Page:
What is claimed is:

l. A dual fuel, air-atomized fuel nozzle of the type used in a combustion chamber for a gas turbine, said nozzle including:

a nozzle support ring having concentric flange portions and a center opening;

a liquid fuel conduit partially disposed within said center opening and engaging a first concentric flange;

an annular nozzle cap partially disposed about said liquid fuel conduit and engaging a second concentric flange to define an annular gas plenum with said support ring and said liquid fuel conduit;

at least one gas supply pipe interconnecting said gas plenum with a gas supply through said nozzle support ring; and, gas passageways through said nozzle cap interconnecting the gas plenum with said combusion chamber; and,

an annular retaining ring abutting said nozzle cap and engaging a third concentric flange to define an annular atomizing air plenum with said support ring and said nozzle cap, whereby said liquid fuel conduit is insulated from said atomizing air plenum by said gas plenum, gas supply pipe and said gas passageways.

2. The nozzle as recited in claim 1 wherein the nozzle cap is formed with a plurality of circumferentially arrayed blades disposed within the combustion chamber and having holes between selected blades; the gas passages interconnecting thegas plenum with the holes between circumferentially arrayed blades.

3. The nozzle as recited in claim 1 wherein the nozzle cap is formed with a plurality of concentrically arrayed outlet holes communicating with the combustion chamber and through the face of the nozzle cap; the gas passageways interconnecting the gas plenum with said circumferentially arrayed holes.

4. The nozzle as recited in claim l further including a plurality of atomizing air inlet pipes passing through the nozzle support ring and interconnecting the atomizing air plenum with an atomizing air supply.

5. The nozzle as recited in claim 4 further including a plurality of atomizing air passageways interconnecting the atomizing air plenum with a distribution ring in communication with an oil nozzle within the liquid fuel conduit.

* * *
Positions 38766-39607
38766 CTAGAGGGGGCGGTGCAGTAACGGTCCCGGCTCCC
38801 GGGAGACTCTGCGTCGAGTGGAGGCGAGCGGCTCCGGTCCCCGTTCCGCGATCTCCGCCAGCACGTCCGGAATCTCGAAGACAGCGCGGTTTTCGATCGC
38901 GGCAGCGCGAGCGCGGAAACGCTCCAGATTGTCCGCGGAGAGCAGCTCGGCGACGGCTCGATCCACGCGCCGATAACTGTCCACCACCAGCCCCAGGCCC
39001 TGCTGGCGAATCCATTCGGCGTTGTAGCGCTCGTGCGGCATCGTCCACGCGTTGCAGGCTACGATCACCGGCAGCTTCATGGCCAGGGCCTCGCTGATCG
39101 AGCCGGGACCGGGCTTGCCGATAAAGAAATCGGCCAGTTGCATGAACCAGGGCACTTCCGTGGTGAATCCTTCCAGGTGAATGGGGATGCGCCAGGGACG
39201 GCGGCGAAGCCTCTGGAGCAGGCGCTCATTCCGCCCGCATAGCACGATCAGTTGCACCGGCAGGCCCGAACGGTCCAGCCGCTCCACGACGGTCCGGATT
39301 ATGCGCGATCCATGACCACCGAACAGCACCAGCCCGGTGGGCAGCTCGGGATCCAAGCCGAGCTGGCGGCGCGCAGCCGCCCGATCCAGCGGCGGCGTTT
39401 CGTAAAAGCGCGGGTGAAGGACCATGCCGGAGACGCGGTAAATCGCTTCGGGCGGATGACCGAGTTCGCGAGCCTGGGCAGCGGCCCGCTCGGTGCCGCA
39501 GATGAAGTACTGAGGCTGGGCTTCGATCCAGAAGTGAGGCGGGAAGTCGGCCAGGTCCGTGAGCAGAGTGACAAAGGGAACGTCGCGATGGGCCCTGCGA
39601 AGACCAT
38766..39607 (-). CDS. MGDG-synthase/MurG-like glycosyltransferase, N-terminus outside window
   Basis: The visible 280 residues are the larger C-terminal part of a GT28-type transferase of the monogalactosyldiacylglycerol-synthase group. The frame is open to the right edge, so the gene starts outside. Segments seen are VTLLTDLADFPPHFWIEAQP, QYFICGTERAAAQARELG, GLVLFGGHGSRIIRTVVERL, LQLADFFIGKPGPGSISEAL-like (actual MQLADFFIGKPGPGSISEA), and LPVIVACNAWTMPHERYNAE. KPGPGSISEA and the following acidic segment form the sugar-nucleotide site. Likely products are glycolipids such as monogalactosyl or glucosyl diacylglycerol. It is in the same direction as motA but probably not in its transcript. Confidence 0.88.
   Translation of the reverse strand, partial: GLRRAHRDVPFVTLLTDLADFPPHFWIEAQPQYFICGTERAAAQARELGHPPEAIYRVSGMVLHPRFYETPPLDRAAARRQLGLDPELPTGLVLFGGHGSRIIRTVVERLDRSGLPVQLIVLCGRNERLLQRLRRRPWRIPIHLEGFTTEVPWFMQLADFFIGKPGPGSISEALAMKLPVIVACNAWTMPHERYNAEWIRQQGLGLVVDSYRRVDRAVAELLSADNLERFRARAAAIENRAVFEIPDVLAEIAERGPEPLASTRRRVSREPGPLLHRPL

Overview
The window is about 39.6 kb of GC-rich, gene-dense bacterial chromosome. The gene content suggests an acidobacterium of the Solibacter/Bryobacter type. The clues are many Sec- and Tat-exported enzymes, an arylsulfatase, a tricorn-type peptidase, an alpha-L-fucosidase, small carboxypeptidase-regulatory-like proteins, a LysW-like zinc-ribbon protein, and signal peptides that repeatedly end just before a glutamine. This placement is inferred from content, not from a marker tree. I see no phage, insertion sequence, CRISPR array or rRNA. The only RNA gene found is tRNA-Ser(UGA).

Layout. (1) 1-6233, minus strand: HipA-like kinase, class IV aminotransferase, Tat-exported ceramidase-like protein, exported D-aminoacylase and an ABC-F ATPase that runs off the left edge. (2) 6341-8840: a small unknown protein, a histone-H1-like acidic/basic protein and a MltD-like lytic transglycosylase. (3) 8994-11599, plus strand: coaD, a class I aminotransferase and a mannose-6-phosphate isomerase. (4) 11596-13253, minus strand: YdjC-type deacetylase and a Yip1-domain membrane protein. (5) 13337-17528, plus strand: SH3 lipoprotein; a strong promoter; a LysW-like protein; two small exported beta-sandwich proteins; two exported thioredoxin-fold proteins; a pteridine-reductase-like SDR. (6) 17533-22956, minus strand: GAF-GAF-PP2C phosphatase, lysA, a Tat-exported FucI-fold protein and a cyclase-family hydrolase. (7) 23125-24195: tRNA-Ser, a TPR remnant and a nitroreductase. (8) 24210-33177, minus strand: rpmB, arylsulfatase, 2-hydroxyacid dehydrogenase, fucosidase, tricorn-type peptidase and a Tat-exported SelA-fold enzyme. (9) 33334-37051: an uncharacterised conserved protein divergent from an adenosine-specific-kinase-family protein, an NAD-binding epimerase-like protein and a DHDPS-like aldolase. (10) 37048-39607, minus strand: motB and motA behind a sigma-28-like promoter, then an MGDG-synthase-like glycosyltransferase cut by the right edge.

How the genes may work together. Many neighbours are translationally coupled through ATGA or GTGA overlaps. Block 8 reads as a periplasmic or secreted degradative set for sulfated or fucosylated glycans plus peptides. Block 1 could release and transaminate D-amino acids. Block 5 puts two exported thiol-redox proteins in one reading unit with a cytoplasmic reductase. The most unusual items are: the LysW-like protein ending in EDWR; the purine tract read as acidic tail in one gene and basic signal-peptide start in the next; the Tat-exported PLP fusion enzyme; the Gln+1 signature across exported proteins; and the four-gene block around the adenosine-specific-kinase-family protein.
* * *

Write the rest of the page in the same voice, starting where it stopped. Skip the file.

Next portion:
6. The nozzle as recited in claim l wherein the first, second and third concentric flanges are threaded for easy assembly and disassembly.

7. The nozzle as recited in claim 1 wherein said nozzle cap and retaining ring are formed with inwardly and outwardly directed flanges forming a seal.

lk k Ik lk

Patent Citations
Cited PatentFiling datePublication dateApplicantTitle
US1876610 *Feb 8, 1929Sep 13, 1932 Spray gun
US2907527 *Apr 10, 1956Oct 6, 1959Thompson Ramo Wooldridge IncNozzle
US3121996 *Oct 2, 1961Feb 25, 1964Lucas Industries LtdLiquid fuel combustion apparatus
US3285007 *Oct 26, 1964Nov 15, 1966Rolls RoyceFuel injector for a gas turbine engine
US3610537 *Jan 27, 1969Oct 5, 1971Daido OxygenLiquid fuel combustion device
US3630024 *Feb 2, 1970Dec 28, 1971Gen ElectricAir swirler for gas turbine combustor
Referenced by
Citing PatentFiling datePublication dateApplicantTitle
US3886736 *Oct 31, 1973Jun 3, 1975Westinghouse Electric CorpCombustion apparatus for gas turbine
US3980417 *Nov 27, 1974Sep 14, 1976Afga-Gevaert N.V.Apparatus for incinerating non-halogenated waste liquids
US4036434 *Jul 15, 1974Jul 19, 1977Aerojet-General CorporationFluid delivery nozzle with fluid purged face
US4253301 *Oct 13, 1978Mar 3, 1981General Electric CompanyFuel injection staged sectoral combustor for burning low-BTU fuel gas
US4288980 *Jun 20, 1979Sep 15, 1981Brown Boveri Turbomachinery, Inc.Combustor for use with gas turbines
US4327547 *Nov 5, 1979May 4, 1982Rolls-Royce LimitedFuel injectors
US4337618 *May 23, 1980Jul 6, 1982Rolls-Royce LimitedGas turbine engine fuel burners
US4412808 *Jun 19, 1980Nov 1, 1983Trw Inc.Dual fueled burner gun